Saturday, April 28, 2012

Research Therapy

Many writers go to great lengths to research the subjects touched on in novels.  Some of us actually write what we know, while others make it up as we go along.  For me, I am a big fan of making it up as I go along.  Stepping outside of the bounds of my comfort zone is not exactly what I am game for... even in the name of writing.

I have always had a soft spot of the military, law enforcement and "protector" types.  For me there is a nobility in actively putting your life on the line for a stranger.  Literally.  Men and women are out there giving the ultimate sacrifice for people they have never met.  And, while there are all different reasons and sides to many stories for why the military/law enforcement do what they do, I would still like to think that there is a measure of heroic loyalty at the core of it.  So, in all honesty it is no surprise that in ALL of my books I have featured a cop, US Marshals, Marines, and other such military involved in them (and they always seem to end up being the hero/heroine).  I have a love affair going for Navy Seals.  It's all imaginary and yet very steamy.

Most of the time I guess/fake what goes behind the firearms in my stories.  I don't like killing off characters, nor do I like the action of squeezing the trigger.  Can you see why sometimes I might have a few hang ups writing?  For a born and raised peacemaking pacifist, the entire gun loving side of the world is completely foreign to me.  Oddly enough I married a man who likes guns.  Opposites do attract and they can be happy together.  I am living proof.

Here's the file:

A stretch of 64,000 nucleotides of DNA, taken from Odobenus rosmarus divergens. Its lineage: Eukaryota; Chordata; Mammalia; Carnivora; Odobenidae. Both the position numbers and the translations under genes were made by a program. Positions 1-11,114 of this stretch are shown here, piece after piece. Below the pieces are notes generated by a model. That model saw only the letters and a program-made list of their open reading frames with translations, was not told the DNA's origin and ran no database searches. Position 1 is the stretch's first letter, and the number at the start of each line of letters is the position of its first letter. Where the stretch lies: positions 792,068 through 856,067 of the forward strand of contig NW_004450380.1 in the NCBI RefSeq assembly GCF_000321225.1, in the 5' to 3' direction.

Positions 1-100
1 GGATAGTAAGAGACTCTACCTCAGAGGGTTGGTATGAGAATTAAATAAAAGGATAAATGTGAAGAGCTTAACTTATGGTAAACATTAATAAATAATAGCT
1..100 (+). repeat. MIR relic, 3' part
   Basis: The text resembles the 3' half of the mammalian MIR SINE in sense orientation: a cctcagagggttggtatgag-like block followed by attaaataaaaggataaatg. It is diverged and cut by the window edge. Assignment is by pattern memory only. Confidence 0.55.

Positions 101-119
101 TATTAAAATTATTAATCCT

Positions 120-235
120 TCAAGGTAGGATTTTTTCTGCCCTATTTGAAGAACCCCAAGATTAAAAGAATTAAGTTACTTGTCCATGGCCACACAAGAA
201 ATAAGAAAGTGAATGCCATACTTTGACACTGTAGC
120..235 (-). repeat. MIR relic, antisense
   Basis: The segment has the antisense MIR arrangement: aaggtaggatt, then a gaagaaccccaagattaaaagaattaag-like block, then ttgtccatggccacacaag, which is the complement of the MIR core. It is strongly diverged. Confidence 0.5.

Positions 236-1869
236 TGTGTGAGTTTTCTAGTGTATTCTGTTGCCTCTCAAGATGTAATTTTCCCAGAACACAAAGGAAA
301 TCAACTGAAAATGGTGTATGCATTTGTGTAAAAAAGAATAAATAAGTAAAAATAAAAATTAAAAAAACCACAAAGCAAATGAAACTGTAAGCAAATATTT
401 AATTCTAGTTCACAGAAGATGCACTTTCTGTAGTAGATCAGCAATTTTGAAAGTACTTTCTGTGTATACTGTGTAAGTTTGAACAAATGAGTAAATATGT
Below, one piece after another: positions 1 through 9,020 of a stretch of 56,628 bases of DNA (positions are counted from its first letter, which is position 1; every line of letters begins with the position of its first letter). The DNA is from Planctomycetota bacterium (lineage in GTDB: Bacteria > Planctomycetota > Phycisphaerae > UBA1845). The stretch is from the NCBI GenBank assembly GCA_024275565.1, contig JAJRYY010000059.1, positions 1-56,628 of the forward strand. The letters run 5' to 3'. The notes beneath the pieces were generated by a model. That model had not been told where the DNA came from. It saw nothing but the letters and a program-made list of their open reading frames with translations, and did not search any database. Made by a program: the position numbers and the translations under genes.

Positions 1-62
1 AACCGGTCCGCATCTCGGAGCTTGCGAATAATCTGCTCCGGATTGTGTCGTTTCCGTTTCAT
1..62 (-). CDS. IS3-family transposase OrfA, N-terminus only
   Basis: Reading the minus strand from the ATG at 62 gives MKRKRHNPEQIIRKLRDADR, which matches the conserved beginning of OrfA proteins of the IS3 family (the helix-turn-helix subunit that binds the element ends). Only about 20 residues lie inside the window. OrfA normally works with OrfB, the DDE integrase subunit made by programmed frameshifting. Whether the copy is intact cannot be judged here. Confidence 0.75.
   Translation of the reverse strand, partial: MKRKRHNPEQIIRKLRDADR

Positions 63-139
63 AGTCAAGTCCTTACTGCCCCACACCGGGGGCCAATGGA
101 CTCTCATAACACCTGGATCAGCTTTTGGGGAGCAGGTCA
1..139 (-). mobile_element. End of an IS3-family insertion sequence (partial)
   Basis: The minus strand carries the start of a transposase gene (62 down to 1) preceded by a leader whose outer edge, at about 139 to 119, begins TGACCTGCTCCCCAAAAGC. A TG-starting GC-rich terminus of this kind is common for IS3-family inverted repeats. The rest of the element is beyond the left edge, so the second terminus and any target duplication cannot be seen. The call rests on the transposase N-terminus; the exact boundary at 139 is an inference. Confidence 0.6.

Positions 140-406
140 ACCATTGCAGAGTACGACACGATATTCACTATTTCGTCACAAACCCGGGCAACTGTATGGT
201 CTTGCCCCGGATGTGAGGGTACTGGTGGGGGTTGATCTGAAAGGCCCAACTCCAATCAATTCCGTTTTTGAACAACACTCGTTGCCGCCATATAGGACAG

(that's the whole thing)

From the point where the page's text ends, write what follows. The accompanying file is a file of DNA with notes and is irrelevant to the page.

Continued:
Regardless of my personal aversions, I own a shotgun and I go skeet shooting often.  I will never kill anything with it.  I don't like hunting, but I can obliterate a clay disc and wrap my head around it just fine.  If there ever was a zombie apocalypse, I may be able to hold my own and will try to remember to do the necessary double tap.  What I can't seem to do is hand guns.  Or so I thought.  A good friend of mine took me to the shooting range and for the first time in my life, placed a 9 mm in my hand.

There is something about the raw, massive power and responsibility behind the hand gun.  It is such a small device.  The weight of the cool metal in my hand felt like the weight of the world, the weight of a soul.  It was unnerving.  What was even more unnerving was that I found out pretty quick I was really good at shooting it.

Check it out:

Yep.  That's me.  Taking aim at that poor defenseless target in the shape of a body.  The first couple of shots were all over the place.  Once I got used to the sights, the chest rattling displacement of air that comes with the resounding BANG and got over the idea that this small metal instrument could take away a human life forever, I started hitting consistent marks.

Like this:

That wide gap I am pointing to is five shots I put in the same hole.  AND this was the first time I had ever shot a hand gun.  Kinda freaky, eh? 

Tonight I am starting a massive rewrite on a book I put on the back burners for two years.  I couldn't get the right feel to the army of angels St. Peter had backing him and the duty of the Angels of Death with their soul reaping weaponry.  I feel I am ready to begin anew.  What they do, what it means to take a soul and the sheer mental weight of the gun will now create a new depth I could have never faked without going to the range and experiencing it first hand.

Amazing what one will do for the power of the written word.  Be careful my writer friends.  It is a precious right and responsibility.  Don't abuse it. 


  1. I am impressed with the 5 head shots, through the same hole.

    Nice shooting.

  2. Impressive shooting. It is amazing what we do for the written word and how the written word can spring forth from things we did without thought to writing. All our experiences are there in our novels, even if we've never been in the situation we are writing about.

    1. I totally agree, my dear. We take it all in with our writing... or at least we should!